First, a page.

The Hunger Games – Better Than I Expected, Despite Moral Conflict

I thought to myself, so this is one of those ‘reality show’ inspired movies, where audience seeks to be entertained by watching contestants battling each other to death.  Worse still, we are looking at contestants of age between 12 to 18.  Do we need another one of those movies?  And why the children?  Is this social liberation or a download spiral of human morality?  Who would enjoy seeing children of that age bracket killing eliminating each other?  Increasing, media violence has raised concern across the board.  I feel that we are pushing the limit further down.  Movies like Hunger Games.  Books like Game of Thrones where children wield swords and girls under the age of 14 have sex.  Some video games that are violence in nature played by children.  What would the long term repercussion to our future generations be if we endorse violence at that age bracket?  I do not know.

Now, if I may throw my moral hat away, ignore the conflict inside of me when seeing children of age 12 to 18 hacking, shooting, or killing each other with wits, The Hunger Games is a wildly entertaining movie.  It is said that because 12 districts have in the past committed treason against the central government, each year, each district must pick 2 tributes – a young boy and a young girl – to play the Hungers Game.  Only one will survive.  There is an overarching philosophy revolving around this.  Since I don’t quite get it or finding it quite silly, I shall not elaborate here.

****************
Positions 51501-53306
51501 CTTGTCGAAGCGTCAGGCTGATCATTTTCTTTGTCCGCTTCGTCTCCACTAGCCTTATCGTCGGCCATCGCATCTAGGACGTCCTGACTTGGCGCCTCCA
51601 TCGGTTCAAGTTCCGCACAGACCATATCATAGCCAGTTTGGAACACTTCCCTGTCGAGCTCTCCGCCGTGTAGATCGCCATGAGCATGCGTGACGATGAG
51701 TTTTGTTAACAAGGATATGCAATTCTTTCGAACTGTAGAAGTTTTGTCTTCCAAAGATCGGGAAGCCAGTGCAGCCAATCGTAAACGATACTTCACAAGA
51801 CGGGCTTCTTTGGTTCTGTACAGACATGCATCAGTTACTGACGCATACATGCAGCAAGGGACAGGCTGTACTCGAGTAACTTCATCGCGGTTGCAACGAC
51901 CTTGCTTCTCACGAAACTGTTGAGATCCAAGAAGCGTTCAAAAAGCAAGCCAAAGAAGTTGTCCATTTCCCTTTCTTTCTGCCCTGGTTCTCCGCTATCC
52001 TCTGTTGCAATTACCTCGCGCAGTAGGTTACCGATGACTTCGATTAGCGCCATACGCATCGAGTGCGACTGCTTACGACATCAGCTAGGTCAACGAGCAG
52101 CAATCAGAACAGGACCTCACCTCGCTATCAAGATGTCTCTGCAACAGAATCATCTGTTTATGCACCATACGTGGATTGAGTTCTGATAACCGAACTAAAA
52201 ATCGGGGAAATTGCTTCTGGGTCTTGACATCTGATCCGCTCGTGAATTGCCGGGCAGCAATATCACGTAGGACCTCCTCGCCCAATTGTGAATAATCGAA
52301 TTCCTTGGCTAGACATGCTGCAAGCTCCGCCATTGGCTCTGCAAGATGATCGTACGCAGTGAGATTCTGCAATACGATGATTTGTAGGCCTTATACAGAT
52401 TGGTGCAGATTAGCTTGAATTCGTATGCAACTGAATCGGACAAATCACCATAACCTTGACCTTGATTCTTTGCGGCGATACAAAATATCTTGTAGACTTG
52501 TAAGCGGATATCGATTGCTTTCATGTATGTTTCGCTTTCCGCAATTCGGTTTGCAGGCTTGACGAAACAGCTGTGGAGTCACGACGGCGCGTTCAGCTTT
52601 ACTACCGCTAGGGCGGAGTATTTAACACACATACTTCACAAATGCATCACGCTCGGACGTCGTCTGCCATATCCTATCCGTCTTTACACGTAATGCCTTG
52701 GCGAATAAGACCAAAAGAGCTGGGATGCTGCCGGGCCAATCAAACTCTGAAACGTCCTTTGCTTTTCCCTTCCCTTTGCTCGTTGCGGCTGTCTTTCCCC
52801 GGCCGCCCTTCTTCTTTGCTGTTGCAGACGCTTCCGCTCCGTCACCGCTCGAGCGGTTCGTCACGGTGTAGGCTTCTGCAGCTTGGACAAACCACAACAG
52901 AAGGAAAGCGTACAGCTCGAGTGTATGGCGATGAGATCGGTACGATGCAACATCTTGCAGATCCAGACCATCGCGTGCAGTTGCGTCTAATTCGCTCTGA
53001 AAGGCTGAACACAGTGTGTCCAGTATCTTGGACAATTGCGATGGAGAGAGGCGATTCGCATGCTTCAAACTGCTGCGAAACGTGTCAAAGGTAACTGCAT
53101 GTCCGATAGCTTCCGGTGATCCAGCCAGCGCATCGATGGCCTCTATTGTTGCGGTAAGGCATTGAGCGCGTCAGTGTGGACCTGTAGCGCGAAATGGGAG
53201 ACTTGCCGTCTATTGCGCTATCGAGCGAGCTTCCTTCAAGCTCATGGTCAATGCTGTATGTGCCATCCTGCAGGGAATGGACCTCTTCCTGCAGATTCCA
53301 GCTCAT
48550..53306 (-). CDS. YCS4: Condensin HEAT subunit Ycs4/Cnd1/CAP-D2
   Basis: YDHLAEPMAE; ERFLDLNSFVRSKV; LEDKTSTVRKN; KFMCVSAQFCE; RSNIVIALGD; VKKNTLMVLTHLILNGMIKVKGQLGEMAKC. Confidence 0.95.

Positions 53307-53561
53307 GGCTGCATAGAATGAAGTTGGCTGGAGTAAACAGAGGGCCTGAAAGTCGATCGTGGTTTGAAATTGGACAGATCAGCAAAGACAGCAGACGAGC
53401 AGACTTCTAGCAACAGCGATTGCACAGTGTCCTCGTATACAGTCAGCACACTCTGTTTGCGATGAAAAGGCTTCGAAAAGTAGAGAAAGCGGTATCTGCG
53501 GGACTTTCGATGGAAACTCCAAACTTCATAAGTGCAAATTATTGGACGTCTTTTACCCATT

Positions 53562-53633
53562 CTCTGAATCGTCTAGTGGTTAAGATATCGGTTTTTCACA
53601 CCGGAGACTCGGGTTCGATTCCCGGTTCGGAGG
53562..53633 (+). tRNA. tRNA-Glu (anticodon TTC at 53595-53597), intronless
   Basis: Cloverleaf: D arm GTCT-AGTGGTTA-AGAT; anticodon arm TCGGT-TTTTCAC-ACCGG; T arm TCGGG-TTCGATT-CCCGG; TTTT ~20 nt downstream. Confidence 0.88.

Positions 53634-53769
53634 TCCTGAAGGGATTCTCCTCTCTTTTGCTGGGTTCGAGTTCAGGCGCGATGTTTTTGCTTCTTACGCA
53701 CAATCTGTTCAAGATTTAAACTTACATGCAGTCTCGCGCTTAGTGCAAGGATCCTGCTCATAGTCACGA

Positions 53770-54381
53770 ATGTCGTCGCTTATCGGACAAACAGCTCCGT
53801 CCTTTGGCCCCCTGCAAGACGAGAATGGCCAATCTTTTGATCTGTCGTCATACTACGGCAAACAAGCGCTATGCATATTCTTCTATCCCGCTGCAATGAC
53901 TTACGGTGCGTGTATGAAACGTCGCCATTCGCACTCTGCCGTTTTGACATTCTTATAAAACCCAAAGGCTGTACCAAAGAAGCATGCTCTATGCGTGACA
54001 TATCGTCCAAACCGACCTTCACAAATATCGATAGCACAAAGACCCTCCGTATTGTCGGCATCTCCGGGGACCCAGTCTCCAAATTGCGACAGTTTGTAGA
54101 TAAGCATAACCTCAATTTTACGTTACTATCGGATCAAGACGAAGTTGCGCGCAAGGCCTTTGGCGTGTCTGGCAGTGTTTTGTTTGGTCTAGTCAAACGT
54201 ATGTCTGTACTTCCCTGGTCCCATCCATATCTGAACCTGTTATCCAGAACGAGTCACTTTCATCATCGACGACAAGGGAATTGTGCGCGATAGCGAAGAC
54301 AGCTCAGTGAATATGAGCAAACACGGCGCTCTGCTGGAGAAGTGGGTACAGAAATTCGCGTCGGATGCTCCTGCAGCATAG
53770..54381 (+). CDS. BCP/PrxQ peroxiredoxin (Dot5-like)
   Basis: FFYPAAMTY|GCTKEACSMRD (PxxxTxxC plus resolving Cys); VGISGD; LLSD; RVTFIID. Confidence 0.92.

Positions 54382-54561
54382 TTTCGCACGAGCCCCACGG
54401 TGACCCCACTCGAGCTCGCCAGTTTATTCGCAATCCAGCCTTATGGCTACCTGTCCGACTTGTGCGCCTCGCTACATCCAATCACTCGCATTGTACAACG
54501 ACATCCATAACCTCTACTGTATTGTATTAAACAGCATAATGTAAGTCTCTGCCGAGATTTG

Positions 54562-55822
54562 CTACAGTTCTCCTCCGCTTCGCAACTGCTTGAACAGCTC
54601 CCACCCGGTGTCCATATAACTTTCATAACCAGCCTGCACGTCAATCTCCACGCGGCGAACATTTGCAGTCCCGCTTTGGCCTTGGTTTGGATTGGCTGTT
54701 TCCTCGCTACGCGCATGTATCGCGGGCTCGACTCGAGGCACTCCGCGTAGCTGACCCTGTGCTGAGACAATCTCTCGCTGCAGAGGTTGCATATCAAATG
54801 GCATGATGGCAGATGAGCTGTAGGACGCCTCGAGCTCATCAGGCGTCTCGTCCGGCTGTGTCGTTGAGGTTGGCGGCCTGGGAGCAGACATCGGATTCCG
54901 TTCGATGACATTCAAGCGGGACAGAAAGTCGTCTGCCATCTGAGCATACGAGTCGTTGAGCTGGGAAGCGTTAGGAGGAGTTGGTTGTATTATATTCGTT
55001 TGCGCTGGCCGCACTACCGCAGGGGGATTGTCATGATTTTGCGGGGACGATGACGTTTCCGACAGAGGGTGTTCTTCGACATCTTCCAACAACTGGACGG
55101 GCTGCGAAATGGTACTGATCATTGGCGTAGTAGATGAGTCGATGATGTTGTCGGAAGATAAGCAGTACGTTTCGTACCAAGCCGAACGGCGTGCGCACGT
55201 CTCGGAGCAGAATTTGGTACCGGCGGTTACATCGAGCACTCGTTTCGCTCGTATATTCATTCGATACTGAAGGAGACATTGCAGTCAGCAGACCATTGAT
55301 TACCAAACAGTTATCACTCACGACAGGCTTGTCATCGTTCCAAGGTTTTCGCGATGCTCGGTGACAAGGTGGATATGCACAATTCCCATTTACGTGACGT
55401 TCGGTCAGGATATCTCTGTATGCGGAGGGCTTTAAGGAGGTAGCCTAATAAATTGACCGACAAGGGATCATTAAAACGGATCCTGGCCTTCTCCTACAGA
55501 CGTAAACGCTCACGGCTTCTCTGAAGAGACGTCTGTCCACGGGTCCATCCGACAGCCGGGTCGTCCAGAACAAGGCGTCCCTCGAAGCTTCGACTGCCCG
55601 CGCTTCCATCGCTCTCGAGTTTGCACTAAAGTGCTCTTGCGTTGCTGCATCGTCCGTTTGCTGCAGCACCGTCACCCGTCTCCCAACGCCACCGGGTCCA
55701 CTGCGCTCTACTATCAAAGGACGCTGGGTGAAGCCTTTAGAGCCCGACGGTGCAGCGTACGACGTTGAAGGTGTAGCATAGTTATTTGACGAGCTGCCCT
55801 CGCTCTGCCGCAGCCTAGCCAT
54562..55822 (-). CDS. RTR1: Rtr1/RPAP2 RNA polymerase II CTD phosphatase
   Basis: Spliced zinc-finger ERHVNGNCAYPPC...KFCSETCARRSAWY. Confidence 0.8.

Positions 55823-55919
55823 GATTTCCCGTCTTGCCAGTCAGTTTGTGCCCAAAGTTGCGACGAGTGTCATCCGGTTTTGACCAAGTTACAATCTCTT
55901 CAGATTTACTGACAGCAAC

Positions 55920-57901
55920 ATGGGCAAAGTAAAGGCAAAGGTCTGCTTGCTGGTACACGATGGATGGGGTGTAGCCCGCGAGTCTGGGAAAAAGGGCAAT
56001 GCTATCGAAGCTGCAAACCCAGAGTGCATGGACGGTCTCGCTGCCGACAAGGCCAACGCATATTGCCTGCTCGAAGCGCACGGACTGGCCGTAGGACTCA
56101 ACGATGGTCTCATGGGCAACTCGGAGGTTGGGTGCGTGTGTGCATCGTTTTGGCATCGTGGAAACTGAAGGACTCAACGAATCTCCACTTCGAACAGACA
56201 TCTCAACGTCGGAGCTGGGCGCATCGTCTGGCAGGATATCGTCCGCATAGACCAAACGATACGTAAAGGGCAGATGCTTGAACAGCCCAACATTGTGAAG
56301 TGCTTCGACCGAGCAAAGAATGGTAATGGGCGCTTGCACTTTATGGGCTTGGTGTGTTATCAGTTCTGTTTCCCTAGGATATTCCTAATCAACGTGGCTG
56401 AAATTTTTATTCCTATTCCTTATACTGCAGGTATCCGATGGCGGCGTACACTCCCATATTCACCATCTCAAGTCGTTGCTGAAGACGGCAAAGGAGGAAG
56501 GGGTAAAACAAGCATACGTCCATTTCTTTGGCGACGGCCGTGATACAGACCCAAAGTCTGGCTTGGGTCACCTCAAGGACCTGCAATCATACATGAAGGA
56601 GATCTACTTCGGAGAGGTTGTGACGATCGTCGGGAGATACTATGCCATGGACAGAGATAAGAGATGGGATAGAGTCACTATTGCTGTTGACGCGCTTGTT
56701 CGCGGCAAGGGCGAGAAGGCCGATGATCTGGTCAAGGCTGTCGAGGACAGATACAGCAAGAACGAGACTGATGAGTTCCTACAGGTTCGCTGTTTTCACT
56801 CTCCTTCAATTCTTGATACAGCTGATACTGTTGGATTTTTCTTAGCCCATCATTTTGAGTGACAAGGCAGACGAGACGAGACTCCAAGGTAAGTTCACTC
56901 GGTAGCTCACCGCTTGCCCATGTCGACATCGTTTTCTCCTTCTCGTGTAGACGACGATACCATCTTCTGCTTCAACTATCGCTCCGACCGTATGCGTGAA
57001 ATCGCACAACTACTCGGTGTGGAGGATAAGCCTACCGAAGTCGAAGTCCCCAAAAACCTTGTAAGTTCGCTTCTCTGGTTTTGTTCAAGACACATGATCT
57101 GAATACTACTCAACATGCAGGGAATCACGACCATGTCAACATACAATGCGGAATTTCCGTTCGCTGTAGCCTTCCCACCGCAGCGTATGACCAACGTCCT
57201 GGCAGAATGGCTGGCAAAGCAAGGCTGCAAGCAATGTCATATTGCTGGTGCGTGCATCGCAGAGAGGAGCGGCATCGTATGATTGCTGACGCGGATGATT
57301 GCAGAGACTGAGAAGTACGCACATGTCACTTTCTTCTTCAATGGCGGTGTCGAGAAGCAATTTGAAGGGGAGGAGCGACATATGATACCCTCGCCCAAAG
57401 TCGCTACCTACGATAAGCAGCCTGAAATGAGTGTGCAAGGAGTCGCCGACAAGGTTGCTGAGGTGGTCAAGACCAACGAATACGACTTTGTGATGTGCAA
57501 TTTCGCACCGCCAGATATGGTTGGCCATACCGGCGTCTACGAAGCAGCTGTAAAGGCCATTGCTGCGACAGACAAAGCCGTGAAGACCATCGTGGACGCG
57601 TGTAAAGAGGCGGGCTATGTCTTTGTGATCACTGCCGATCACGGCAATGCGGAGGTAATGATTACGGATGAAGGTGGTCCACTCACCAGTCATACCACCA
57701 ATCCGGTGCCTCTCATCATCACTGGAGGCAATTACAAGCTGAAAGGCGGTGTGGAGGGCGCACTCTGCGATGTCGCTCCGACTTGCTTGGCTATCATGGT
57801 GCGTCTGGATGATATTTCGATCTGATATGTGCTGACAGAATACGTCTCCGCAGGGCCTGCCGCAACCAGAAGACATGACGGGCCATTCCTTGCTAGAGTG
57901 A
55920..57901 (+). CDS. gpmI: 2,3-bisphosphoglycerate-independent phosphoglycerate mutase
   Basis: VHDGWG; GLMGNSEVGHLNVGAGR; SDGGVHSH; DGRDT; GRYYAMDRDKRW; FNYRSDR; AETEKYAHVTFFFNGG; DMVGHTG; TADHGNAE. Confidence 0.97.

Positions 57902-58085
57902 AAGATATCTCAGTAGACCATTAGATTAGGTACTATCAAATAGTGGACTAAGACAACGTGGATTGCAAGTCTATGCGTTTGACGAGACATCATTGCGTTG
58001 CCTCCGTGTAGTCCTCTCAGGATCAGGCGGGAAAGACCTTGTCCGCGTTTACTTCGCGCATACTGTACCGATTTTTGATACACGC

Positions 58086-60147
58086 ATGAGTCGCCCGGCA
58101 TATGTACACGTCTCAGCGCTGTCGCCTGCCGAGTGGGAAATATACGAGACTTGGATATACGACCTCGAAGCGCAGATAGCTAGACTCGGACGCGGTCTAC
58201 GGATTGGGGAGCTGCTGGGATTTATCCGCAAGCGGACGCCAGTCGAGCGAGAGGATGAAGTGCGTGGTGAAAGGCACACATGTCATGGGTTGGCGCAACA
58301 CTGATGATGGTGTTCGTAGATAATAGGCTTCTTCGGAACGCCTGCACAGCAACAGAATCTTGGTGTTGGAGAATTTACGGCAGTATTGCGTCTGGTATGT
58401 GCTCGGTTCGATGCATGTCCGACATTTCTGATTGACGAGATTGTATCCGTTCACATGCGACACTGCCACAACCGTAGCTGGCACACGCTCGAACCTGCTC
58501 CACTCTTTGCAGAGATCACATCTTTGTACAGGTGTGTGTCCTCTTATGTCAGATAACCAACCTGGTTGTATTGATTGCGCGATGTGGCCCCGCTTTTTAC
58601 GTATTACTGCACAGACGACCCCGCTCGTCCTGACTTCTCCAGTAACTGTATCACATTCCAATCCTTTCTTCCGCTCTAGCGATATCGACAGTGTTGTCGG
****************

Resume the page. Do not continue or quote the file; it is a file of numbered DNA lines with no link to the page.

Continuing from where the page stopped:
24 contestants are placed in a game location and there is only one survivor.  The rest of the 23 contestants would need to die.  Yes, death to them all.  We love it.  There are tons of twists in the plot.  Because it is after all a TV show, it must be entertaining, especially to the ‘sponsors’ who may influence the process.  In short, not only do the children require to kill off each other, they have to do it in style.  They need to, kill to entertain.  The audience, including us, loves watching this.

Jennifer Lawrence plays the main character who represents District 12th.  I did not like her or find her attractive in X-Men: First Class.  Neither do I find her attractive in The Hunger Games.  Having said that, I grow to like her character as the plot unfolds.  She seems rather suited for this movie.  Genuinely innocent, and determined to stay alive.

I found myself shivering throughout the 142 minutes long movie.  The plot is intense.  More so, was the air-conditioning in the theater.

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